Fong Campaign Plans Trip Over Troubled Waters

Oh, sure, you've seen him in a suit and necktie, but now get ready for Whitewater Matt.

Not the Whitewater in Arkansas, but one of the Golden State's foam-and-fury rivers. Matt Fong, the Republican running against U.S. Sen. Barbara Boxer, plans a daylong river rafting trip July 18--river yet to be named--to bond with staff and enjoy a barbecue and ecology photo op and press chat at the end of the day. (Reporters will go along, perhaps as ballast.)

The adventure may help to overcome the bookish image that comes with Fong's current job as state treasurer; those judo competitions at the Air Force Academy are long behind him. But it comes as 12 people, some of them river rafters, have died in June in rivers running high and fast from deep snowpack and late Sierra melt.

"We want to have a good time," says Fong's spokesman, "but be safe also."


Heil and farewell First they were a gift, then they became a reminder, then an embarrassment, and now they're . . . invisible.

Nazi swastikas adorn lamps at the House of Hospitality in San Diego's Balboa Park that were presented during World War II by local German Americans, another eclectic ornament on a 1915 building described as Spanish colonial with Art Deco bits.

Preservationists recently restoring the national landmark kept the swastikas, as well as the other symbols of German history, from the imperial double eagle to the emblems of the Knights Templar and the Holy Roman Empire.

The local Anti-Defamation League wanted the swastikas removed, and a compromise was reached. Art historian Will Chandler says it is "very dangerous to destroy the evidence of history, but if people are unnerved by it, I have no problem with covering them up."


Pet perks In a job market that has to offer something different, some Silicon Valley companies are welcoming workers' other significant others: pets.

Rafhael Cedeno told the San Jose Mercury News that he wouldn't even have taken his software engineer job at Netscape unless he could bring his Yorkshire terrier to work. The cubicle-companion policy extends to cats, rats, mice, birds and fish, too.

It is, says the head of a Chicago outplacement firm, in vocabulary dear to the California heart, "recognizing what people's lifestyles are all about and accommodating them."


Orthography R Us They call it an information kiosk for city services, but at the dedication of San Francisco's quarter-million-dollar gizmo, it summoned up the mayor's name--Willy Brown. Anyone within lobbying distance of Sacramento would never have made such a mistake during Willie Brown's tenure as Assembly speaker-for-life-before-term-limits.

But it's a nonpartisan thing:

In boldface capitals atop a press release from Gov. Wilson's office about his $60-million proposal for remedial reading and math teaching in elementary school was a headline reading: WILSON HIGHLIGHTS CONTINUED INVESTMENT IN EDCUATION.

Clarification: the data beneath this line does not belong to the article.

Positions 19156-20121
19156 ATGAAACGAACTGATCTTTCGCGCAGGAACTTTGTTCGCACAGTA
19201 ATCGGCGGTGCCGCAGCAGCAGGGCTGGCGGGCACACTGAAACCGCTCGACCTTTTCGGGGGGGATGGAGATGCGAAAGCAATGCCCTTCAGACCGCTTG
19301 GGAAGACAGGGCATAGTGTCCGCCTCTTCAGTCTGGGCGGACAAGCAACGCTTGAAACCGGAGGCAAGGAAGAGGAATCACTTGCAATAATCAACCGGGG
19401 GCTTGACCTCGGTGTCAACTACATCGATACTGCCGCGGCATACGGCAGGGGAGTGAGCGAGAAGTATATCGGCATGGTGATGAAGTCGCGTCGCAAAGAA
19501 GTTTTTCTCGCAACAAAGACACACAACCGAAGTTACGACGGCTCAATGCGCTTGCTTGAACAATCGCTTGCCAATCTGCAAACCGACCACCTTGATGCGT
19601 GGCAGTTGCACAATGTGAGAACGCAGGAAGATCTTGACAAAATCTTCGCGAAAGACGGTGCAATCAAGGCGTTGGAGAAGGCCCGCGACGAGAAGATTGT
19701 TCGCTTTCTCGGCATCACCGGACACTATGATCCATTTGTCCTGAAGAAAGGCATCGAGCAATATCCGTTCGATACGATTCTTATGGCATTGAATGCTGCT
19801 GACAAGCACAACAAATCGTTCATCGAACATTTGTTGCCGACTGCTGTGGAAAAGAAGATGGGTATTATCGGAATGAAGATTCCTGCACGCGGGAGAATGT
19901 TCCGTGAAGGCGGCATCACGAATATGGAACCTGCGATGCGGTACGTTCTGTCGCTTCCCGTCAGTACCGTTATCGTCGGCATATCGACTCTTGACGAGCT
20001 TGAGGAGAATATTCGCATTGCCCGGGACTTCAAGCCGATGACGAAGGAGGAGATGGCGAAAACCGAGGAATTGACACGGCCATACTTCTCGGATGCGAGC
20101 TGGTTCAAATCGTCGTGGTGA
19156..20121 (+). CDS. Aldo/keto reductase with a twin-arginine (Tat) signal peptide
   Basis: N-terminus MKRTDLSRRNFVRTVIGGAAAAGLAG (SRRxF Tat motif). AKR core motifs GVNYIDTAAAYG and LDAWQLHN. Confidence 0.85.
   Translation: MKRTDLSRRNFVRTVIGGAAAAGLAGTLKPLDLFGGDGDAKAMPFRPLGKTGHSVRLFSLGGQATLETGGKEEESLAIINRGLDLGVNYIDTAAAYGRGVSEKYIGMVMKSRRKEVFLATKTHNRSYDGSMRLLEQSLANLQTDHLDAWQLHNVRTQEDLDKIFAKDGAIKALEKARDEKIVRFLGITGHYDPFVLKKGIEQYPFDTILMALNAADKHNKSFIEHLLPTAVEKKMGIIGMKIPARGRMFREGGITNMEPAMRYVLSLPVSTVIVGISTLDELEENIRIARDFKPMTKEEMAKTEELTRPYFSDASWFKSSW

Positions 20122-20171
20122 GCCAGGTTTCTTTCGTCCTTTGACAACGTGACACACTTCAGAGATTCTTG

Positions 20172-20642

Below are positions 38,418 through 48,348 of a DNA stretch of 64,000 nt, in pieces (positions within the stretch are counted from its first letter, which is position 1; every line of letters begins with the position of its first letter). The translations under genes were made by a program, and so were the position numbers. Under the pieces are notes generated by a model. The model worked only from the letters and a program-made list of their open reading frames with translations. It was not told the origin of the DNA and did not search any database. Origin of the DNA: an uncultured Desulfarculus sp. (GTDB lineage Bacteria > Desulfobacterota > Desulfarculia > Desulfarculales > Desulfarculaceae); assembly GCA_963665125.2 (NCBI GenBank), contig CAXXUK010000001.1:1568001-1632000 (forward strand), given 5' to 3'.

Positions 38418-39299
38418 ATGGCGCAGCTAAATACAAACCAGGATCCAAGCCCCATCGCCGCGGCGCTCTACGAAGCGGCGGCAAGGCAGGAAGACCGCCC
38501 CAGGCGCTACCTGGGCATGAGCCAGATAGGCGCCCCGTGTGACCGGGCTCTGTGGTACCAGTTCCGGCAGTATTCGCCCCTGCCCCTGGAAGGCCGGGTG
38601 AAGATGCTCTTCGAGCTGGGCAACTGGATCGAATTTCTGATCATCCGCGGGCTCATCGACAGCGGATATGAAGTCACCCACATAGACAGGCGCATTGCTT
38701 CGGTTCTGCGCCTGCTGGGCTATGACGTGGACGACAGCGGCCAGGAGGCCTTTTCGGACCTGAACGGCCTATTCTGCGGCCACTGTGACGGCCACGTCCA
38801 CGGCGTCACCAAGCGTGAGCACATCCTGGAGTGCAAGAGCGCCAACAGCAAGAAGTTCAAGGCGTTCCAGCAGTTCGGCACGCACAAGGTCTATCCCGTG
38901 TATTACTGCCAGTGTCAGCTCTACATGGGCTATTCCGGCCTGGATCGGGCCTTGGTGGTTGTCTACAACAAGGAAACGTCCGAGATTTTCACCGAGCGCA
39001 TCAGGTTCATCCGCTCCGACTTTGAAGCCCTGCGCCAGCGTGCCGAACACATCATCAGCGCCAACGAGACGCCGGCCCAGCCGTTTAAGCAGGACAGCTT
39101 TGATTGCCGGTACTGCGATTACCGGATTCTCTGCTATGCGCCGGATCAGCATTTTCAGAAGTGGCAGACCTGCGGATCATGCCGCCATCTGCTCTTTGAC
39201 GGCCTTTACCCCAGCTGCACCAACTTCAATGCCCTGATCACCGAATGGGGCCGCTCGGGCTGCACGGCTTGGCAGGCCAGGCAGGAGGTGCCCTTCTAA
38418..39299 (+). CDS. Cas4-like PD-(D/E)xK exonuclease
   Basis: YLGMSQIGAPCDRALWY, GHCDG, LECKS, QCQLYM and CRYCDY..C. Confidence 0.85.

Perhaps, after Wilson's visit to the elementary school where he announced the proposal, everyone adjourned to a lovely lunch featuring potatoe salad a la Dan Quayle.


One-offs Convicted Unabomber Theodore Kaczynski, whose most recent published work was a 35,000-word manifesto that led to his arrest, has been shopping for a book publisher, according to the New York Daily News. . . . Protesting hearing-loss research that would blast anesthetized squirrel monkeys with sound louder than jet engines, animal rights activists dressed like monkeys protested outside UC San Francisco. . . . San Francisco's venerable Billboard Liberation Front is back, this time altering Apple computer billboards, changing "think different' on Ted Turner's image to "think dividends," among other alterations. . . . Police arrested an Oakdale man on suspicion of stealing more than 800 copies of the Oakdale Leader out of news racks to keep his friends and relatives from reading about his drug arrest.


"To get my foot in the door I think I'd market toilet paper."

--Advertising exec wannabe Danielle Coney, the newly crowned Miss California. The marketing student is interning at Gap Inc. before the Miss America pageant in September.


El Nino's Aftermath

Today marks the end of the 1997-98 rain season, which is measured from July 1 through June 30. Here are rain totals through June 28 for selected cities comparing this season with the last big El Nino year of 1982-83. Also shown are normal season totals.


City Normal '82-'83 '97-'98 Redding 33.30 66.63 65.61 Eureka 37.53 59.38 58.56 San Francisco 19.71 38.17 47.22 Santa Maria 12.36 26.31 32.98 Sacramento 17.52 35.50 32.25 L.A. (Civic Center) 14.77 31.25 31.01 L.A. Airport 12.01 25.61 27.78 Long Beach 11.80 23.03 22.67 Fresno 10.60 23.57 20.36 San Diego 9.90 18.26 17.78 Bakersfield 5.72 9.94 14.66


Source: WeatherData Inc.

Researched by TRACY THOMAS/Los Angeles Times

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